Detect part with CanQuerry set to False

Setting canquerry to false helps improve performance of games with a but ton of parts which is why I have parts that have can collide, can touch and canquerry set to false, although I still want the player to be able to collide with these parts

The way I think about going with this is to check all parts bound in radius and make them collidable but of course that won’t work and I can’t seem to find a single good solution to this

Comment anything you know, I need a solution and I bet 2000 others also do :eye: :lips: :eye:

1 Like

Hello!

Create a script in ServerScriptService and try this:

function Touched(Part:Part): {Instance}
	local params = OverlapParams.new()
	params.FilterDescendantsInstances = {}
	params.FilterType = Enum.RaycastFilterType.Exclude
	
	local Parts = workspace:GetPartBoundsInBox(Part.CFrame, Part.Size, params)
	
	return Parts
end

local part = workspace:FindFirstChild("Part")

while wait() do
	local Parts = Touched(part)
	
	for _,hit in pairs(Parts) do
		--//if you need to get a player
		if game.Players:GetPlayerFromCharacter(hit.Parent) then
			local plr = game.Players:GetPlayerFromCharacter(hit.Parent)
			print(plr.Name.." Touched Part")
		end
	end
end
1 Like

Doing that would actually result in worse performance than if you kept CanCollide set to true

What people mean when they say to turn off CanCollide, CanQuery and CanTouch is for parts that don’t need them to be on, as an example:

  • If you’re not using the part’s Touched or TouchEnded events, then CanTouch can be set to false
  • If the part is very small like a crumpled up piece of paper or a flower, then CanCollide doesn’t need to be set to true
  • If the part has CanCollide set to false and you don’t want raycasts to detect it, then turn off CanQuery

If you’re experiencing lag due to many parts within your game, then consider grouping them together into meshes using something like Blender

I also recommend you read this docs article to learn more about how to optimize:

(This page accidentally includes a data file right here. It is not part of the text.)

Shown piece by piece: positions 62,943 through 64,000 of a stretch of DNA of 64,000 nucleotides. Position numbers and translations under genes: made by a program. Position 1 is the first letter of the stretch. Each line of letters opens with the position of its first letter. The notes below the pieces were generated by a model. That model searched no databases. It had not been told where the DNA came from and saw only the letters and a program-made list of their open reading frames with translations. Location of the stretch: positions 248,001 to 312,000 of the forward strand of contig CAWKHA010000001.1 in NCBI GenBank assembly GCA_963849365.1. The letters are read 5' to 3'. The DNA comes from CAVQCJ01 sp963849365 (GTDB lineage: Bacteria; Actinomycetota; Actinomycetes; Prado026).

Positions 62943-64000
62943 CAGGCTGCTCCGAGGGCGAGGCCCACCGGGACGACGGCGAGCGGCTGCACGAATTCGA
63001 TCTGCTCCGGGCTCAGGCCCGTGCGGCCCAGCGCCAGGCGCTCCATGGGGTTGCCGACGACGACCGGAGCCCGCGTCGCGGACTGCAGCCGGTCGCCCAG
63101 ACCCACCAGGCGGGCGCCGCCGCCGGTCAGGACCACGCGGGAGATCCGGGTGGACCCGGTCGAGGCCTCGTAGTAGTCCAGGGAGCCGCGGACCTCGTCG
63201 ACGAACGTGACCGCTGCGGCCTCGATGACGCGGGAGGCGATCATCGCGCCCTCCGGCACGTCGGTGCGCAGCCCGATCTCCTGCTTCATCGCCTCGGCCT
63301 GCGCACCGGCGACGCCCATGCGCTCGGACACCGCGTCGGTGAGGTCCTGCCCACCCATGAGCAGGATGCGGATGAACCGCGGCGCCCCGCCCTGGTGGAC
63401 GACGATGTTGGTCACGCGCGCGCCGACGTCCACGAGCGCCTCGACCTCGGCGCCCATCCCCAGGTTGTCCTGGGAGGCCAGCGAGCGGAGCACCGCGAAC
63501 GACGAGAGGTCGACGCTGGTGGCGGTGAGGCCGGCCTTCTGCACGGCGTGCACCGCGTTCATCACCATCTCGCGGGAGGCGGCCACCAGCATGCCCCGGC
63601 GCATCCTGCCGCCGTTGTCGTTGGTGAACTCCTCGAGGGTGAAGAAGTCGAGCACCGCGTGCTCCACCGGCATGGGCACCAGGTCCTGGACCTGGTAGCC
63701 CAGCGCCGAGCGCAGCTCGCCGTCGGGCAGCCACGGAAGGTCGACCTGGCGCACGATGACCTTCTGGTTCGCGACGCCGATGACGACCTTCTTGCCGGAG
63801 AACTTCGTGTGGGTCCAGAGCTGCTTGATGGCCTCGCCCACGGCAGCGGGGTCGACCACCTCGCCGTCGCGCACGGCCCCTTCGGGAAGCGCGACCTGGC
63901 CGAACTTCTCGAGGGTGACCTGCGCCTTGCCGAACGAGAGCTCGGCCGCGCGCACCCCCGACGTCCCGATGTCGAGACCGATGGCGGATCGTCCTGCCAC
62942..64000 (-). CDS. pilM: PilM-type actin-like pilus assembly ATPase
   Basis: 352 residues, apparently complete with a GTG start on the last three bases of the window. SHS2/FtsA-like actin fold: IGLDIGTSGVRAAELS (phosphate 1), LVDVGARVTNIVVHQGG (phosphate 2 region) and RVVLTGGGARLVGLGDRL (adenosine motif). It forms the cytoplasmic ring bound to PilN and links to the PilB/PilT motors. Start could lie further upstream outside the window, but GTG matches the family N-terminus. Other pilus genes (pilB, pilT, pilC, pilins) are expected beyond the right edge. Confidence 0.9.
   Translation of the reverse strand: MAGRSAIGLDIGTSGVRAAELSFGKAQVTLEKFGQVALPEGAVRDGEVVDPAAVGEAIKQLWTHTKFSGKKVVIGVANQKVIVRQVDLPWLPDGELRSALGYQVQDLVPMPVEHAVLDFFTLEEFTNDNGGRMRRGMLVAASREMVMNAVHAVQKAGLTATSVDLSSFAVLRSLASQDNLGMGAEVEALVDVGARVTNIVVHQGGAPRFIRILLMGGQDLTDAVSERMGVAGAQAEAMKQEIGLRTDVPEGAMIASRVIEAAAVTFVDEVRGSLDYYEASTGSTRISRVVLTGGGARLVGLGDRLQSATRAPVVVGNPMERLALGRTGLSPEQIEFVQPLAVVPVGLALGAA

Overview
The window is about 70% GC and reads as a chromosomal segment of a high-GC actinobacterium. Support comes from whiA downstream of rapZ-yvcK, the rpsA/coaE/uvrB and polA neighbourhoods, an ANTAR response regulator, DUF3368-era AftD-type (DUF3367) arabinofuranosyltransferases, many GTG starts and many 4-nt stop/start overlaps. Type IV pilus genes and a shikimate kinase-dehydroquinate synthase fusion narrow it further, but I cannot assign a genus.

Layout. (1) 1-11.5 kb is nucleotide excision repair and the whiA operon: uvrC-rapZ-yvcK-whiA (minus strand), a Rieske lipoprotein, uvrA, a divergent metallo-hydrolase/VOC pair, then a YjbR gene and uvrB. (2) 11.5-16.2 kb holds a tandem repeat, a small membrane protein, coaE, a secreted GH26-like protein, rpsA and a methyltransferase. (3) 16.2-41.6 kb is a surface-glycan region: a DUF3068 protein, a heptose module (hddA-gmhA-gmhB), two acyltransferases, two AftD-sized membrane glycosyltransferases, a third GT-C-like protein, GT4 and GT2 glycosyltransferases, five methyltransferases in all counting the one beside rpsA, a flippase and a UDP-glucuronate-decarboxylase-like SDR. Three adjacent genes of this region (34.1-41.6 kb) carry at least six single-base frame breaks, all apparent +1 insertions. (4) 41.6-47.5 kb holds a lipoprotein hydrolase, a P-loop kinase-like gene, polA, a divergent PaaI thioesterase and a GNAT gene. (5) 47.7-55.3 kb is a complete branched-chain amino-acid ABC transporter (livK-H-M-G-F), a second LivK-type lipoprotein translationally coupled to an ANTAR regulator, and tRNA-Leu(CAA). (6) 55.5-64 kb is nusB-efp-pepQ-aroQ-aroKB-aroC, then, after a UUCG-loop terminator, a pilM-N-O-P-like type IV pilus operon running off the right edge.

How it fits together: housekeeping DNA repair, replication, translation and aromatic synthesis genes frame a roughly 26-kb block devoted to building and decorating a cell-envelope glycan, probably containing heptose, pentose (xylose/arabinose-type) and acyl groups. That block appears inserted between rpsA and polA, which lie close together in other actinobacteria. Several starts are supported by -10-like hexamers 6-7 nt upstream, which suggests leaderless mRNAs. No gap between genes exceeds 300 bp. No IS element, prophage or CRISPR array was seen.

@RobloxTim2001 Also, consider using streaming:

It helps quite a lot for games with large maps, but will require you to code a bit differently since Instances will no longer be guaranteed to be present on the client even after they’ve finished loading

This is a very bad idea. To do this, you’d most likely have to perform a function such as workspace:GetPartBoundsInBox() to detect if the character is intersecting a part’s hitbox on every step, which is very performance-heavy. Instead, I suggest you do the following:

  1. Set CanCollide, CanTouch, and CanQuery to false for all parts that do not require collision or raycast interactions, such as small decorations.

  2. Unfortunately, CanQuery cannot be disabled while CanCollide is set to true. If you want a raycast to ignore a part, while still maintaining it’s collisions, filter them out using RaycastParams

  3. If you want to improve performance, workspace.StreamingEnabled is a great solution that does not require any custom rendering code.

Content Streaming is certainly the way to go, and I would specifically recommend modifying the model’s Level of Detail. When the player walks a certain distance away, this property will convert the model into a look-alike mesh that isn’t as resource heavy as the original BaseParts.

Sorry for replying to everybody so late but I can see that everybody’s recommending streaming. I’ll play around with the settings but I’m sure it will still lag a lot . I will be replying back after the results : )